This last week my students wrote an essay taking a position on whether television has had a positive effect on presidential elections. I came across this post by Roy Peter Clark from the Poynter Institute that speaks to this well. In it he cites Edward R. Murrow, Aldous Huxley, and Thomas Jefferson among others. It's amazing how timely these thoughts are as we are bombarded with stories about image and our current presidential candidates:
Here's Murrow: "A society of the wise does not need television. Democracy, I suggest, cannot do its work well without it. Supposing that freedom is more important than safety, then the tyranny of the wise is only less objectionable than the tyranny of the unwise. The choice we face is between a despotism of the ruthlessly ambitious, not of the wise, and of an intelligent democracy." In other words, citizens need to develop a form of critical literacy that allows them to encounter the political words and images on the television screen and not just see them, but see through them.Growing Up Online) might be another doom and gloom look at new media tools. Hopefully there will be a range of opinions.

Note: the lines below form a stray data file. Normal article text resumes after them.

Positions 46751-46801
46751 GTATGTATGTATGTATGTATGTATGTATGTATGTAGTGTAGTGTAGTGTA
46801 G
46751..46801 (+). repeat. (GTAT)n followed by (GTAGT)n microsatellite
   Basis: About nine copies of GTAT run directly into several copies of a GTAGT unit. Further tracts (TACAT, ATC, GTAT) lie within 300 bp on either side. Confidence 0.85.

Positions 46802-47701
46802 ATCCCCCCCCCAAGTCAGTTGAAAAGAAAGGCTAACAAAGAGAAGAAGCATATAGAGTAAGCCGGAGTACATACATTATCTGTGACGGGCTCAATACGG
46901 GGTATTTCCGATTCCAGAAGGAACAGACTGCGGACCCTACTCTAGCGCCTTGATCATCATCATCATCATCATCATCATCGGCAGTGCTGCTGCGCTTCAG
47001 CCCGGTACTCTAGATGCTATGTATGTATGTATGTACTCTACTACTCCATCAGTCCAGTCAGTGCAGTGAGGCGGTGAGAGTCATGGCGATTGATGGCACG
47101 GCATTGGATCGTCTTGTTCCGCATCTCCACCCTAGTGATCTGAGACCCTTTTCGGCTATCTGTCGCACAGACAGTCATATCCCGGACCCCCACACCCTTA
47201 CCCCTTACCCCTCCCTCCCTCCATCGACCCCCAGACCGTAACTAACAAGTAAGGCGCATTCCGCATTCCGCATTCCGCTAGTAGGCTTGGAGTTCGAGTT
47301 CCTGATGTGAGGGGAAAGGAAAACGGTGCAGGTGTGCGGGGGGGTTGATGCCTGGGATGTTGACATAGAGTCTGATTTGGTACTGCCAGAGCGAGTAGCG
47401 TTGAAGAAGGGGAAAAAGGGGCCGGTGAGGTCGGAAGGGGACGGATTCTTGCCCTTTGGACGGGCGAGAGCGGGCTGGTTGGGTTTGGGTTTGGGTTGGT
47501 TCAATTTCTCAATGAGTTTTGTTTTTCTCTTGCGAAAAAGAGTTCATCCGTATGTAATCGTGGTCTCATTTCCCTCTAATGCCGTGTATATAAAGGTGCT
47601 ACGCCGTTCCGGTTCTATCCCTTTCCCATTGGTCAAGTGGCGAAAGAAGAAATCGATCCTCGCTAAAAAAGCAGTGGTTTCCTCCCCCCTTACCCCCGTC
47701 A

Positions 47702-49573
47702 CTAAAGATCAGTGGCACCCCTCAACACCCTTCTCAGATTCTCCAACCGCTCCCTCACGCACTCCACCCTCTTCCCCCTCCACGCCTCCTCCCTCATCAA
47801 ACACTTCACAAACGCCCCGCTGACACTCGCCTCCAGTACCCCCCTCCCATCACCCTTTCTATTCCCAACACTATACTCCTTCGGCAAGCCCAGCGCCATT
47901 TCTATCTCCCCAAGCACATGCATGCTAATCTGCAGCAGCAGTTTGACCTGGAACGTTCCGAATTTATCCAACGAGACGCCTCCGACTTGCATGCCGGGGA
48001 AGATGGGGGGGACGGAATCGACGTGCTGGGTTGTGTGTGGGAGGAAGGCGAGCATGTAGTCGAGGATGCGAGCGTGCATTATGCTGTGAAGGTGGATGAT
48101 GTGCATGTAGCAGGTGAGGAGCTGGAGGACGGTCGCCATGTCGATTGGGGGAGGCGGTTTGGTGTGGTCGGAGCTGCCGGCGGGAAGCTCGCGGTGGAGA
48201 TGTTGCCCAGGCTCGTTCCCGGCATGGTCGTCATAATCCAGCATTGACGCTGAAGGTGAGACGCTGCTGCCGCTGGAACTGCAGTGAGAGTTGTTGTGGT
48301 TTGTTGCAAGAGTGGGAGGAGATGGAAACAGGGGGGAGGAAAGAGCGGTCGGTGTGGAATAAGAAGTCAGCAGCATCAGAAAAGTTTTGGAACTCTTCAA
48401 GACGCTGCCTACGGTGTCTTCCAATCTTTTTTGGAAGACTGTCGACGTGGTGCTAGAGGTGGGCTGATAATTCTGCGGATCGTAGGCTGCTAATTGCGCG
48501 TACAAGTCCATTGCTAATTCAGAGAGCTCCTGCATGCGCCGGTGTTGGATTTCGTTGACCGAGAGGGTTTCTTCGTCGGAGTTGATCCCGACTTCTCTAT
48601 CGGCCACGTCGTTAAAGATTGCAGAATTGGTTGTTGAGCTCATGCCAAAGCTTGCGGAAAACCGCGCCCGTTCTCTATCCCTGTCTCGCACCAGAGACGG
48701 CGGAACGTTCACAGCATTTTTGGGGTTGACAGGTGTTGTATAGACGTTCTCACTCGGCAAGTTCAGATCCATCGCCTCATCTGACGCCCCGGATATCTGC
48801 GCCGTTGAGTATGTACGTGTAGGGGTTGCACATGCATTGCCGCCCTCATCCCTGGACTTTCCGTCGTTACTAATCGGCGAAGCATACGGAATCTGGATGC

As in so many things, education is the answer.
Original image from "Wikimedia Commons" of Edward R. Murrow